Saturday, December 20, 2014

Give me a new song to sing

Mary Travers 1937 - 2009
Agnes and I just watched a retrospective of the music of Peter, Paul and Mary with a guest appearance by Pete Seeger; I ended up teary-eyed and we both agreed that somehow in the last years, we've lost something of . . . of whatever it was that energized us when we hummed along with Where Have all the Flowers Gone,  or sang exuberantly Because all Men are Brothers:

Let every voice be thunder, let every heart beat strong
Until all tyrants perish our work shall not be done
Let not our memories fail us the lost year shall be found
Let slavery's chains be broken the whole wide world around.

I suppose one could rationalize the choice of whatever road we branched off onto in any number of ways, possibly invoking post-modernism or post-Christian influences as causative. In any case, the short trip into the heady idealism of the 60s and 70s tonight left a bitter-sweet, nostalgic taste behind.

                Peter, Paul and Mary, Pete Seeger, Bob Dylan, Woody Guthrie, Judy Collins were some of the banner carriers for peace and justice at a time when the civil rights movement was growing, the Vietnam War was raging—too soon after the Korean War—and America was being forced to rethink itself. The songs pointed outward, a sharp contrast to the "all about me" drivel that characterizes so much pop and country music of the current age. (If you don't know what I'm talking about, click here for Justin Bieber's If I was your Boyfriend video.)

                I went to YouTube to look for some nostalgia, and mourned the 2009 death through leukemia of Mary Travers by playing a black and white video of a 1963 rendering of Pete Seeger's If I had a Hammer. Take a step back to this wonderful song so soulfully sung by clicking here.

                Oh, I know. Every generation since (and including, probably) Adam and Eve has assumed that the next generation is enthusiastically pumping itself toward hell on a handcart. That's not me, but sometimes I long for the talented poets and songwriters of this time to come out of their shells and give us some robust songs of protest. Something we all—young and old—can beat time to. Something that helps us express our anxieties in unison, build our hopes that justice and peace can bless our world . . . even so. Something tuneful, harmonious and honest.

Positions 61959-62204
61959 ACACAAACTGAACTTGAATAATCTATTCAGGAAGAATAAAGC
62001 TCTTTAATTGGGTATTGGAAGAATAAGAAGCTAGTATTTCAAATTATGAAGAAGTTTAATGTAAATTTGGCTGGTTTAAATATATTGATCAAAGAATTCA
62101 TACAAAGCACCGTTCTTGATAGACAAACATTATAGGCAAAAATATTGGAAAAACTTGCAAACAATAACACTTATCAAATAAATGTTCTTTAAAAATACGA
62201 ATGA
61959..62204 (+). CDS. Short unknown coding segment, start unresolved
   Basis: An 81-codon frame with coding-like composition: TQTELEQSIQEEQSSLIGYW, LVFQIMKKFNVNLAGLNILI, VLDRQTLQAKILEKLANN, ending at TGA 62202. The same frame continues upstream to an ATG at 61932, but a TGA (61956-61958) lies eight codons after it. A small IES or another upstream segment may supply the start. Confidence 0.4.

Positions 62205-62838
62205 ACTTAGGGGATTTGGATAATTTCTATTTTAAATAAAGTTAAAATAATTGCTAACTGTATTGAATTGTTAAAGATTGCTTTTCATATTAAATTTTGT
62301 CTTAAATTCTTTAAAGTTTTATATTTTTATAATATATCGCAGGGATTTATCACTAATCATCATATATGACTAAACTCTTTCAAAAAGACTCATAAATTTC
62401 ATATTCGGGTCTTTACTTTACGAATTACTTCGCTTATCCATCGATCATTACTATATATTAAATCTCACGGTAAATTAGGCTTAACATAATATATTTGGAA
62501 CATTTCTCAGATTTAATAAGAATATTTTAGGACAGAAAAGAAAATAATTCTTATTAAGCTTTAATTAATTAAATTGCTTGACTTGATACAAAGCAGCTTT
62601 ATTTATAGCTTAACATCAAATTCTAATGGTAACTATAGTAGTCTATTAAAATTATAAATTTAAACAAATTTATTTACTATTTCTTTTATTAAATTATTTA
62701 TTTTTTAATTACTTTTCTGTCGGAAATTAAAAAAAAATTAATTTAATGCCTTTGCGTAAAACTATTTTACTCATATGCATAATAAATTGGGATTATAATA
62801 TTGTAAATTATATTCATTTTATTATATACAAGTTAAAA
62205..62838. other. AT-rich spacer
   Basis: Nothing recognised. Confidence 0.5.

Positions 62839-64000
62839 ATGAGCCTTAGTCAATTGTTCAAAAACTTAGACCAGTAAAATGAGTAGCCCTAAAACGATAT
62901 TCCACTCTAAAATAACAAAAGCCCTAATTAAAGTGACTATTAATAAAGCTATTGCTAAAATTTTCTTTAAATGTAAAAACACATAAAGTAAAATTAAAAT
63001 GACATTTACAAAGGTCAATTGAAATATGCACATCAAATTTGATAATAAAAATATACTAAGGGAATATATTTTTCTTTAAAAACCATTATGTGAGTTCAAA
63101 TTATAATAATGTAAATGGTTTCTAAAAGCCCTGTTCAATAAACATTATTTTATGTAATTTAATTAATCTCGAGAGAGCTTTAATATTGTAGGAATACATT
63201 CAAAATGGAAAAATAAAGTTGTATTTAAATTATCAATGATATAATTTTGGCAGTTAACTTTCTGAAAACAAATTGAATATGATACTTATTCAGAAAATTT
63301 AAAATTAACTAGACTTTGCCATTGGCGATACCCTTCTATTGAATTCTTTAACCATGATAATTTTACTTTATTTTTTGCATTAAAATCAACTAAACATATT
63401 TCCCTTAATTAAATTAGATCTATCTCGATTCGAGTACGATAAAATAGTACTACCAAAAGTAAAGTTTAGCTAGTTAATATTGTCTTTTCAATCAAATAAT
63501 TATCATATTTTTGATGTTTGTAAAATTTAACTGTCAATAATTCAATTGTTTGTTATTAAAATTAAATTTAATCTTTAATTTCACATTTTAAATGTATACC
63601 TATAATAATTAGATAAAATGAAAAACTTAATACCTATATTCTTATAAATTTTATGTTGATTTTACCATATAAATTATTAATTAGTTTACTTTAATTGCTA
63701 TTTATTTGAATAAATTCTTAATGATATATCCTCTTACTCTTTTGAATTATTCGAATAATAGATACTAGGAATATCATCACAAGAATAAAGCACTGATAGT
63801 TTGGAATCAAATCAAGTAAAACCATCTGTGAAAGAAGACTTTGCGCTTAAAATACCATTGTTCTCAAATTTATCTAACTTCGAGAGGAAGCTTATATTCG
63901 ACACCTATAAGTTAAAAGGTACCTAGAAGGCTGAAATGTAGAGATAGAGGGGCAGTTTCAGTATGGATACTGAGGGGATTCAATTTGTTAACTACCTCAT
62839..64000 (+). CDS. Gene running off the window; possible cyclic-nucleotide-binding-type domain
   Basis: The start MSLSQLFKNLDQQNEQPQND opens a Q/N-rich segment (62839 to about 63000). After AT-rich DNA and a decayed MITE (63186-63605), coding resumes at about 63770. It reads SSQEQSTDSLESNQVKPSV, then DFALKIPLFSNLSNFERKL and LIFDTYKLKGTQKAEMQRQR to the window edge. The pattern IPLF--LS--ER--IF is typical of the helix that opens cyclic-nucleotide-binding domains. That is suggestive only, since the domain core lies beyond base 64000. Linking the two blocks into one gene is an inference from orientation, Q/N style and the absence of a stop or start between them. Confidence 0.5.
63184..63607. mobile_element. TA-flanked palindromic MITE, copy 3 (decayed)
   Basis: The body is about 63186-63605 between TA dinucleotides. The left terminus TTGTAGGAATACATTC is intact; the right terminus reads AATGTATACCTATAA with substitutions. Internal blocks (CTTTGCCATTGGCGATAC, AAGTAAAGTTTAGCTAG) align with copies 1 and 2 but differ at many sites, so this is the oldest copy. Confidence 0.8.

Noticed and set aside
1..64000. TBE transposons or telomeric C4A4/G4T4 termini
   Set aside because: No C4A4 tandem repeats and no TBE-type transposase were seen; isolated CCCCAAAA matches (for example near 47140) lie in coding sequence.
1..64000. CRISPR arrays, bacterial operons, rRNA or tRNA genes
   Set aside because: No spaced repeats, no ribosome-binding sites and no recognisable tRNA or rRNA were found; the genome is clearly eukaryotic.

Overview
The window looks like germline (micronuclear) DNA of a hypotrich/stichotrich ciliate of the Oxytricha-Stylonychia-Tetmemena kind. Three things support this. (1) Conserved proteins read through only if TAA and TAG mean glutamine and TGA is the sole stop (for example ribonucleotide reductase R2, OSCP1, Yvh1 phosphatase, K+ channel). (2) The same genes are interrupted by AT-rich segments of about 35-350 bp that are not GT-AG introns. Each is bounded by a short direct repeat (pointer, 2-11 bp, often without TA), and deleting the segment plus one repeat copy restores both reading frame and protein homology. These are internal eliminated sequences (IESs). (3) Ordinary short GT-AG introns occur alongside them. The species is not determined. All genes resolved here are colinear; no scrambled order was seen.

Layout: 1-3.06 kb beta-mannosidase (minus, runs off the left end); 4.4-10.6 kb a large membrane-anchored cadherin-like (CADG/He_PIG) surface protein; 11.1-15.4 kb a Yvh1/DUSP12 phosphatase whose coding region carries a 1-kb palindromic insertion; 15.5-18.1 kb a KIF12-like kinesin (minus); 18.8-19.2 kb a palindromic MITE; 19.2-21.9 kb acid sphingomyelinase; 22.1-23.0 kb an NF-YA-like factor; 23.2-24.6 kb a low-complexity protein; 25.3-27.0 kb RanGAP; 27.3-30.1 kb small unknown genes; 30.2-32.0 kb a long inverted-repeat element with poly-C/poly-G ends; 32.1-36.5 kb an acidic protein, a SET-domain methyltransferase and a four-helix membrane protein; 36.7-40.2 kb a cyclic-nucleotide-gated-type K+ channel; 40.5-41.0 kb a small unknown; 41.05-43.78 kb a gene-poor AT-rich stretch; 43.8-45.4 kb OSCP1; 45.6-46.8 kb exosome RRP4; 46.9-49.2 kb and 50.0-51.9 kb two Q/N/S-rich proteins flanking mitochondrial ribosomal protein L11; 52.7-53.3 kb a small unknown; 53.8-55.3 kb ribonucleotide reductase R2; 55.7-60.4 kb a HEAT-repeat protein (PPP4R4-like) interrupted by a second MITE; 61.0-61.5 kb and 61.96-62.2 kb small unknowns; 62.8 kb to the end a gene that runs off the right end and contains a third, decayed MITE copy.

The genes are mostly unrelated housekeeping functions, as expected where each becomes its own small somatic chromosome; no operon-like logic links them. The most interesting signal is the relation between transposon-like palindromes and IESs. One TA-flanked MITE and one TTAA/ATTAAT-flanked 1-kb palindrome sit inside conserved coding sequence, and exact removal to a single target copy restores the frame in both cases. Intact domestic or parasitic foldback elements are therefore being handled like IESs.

Heaven knows, we didn't put paid to war, injustice and poverty in our day, but maybe we kept it at bay for a time. I think every generation of artists has this obligation to tend to.

Thursday, December 04, 2014

Jawings from Moose Jaw

Someone posted a link to a video of an Arizona pastor referring to Levitical law to make a point that AIDS could be cured by Christmas if we were to obey the Old Testament injunction that says homoerotic acts should carry the death penalty. Putting aside for the moment the misconceptions about HIV's preferences, such ghastly pronouncements falling on hundreds of ears are bound to find some receptive, fertile ground in which to grow and flourish.

I'm waiting to see if the pastor in question will be charged with spreading hate. If he is, a cadre of followers will no doubt emerge to cry "freedom of speech, freedom of religion!" and make out that the pastor is the victim here; it happens frequently.

This may sound alarmist, but I sense that the number of people being drawn into that comfort zone characterized by legalistic, arbitrary, deductive, black/white thinking is growing. Fortunately, it's not a majority in North America yet, but because of the quieter, more tolerant voices of liberalism, conservative bombast is ending up punching far above its weight class. In Canada, the relatively-solid 38% have ruled the roost for the past eight years, producing reams of ideologically-driven legislation, much of it so bad that the supreme court has had to step in to prevent the pernicious disregard of the constitution.

My experiences as a classroom teacher have informed my conviction that there is real harm awaiting us if liberalism can't find a way to unite against creeping, retrograde thinking. I've observed that among teachers you're always bound to find many who teach kids and others who teach curriculum. For the latter, the curriculum is the law book to be applied with equal vigour and the same expectations to every kid in class; good teachers, meanwhile, measure success by the growth in skills, self-confidence and socialization of the individual child, whether or not the curriculum has been mastered as prescribed. Too-simply put, probably, curriculum teachers drive the less-endowed into deviance, the kid-teachers produce well-adjusted citizens who retain with dignity the attributes with which they were born.

Even so, the conservative mind clings to the sanctity of the curriculum, demands standardized testing, imposes on teachers restrictive, deductively-arrived-at parameters that seem to be logical but waste the skills and understandings gained in professional training. This is the conservative mind at work. For the Arizona pastor, the Bible is the curriculum and under its apparent dictates, every student must be taught the same as every other one.

My point today is finally that unless we mean to be governed by Harperism into the foreseeable or distant future, liberals will need to eat some crow and give the population a viable progressive, social democratic choice. In Canada today, I want to see the Liberal and NDP unite to form the Liberal Democratic Party of Canada (LDPC) and the Green Party to take over as the "third party of conscience."

The clock is ticking, people. Great harms of all kinds are very real possibilities. The times require you and me to act.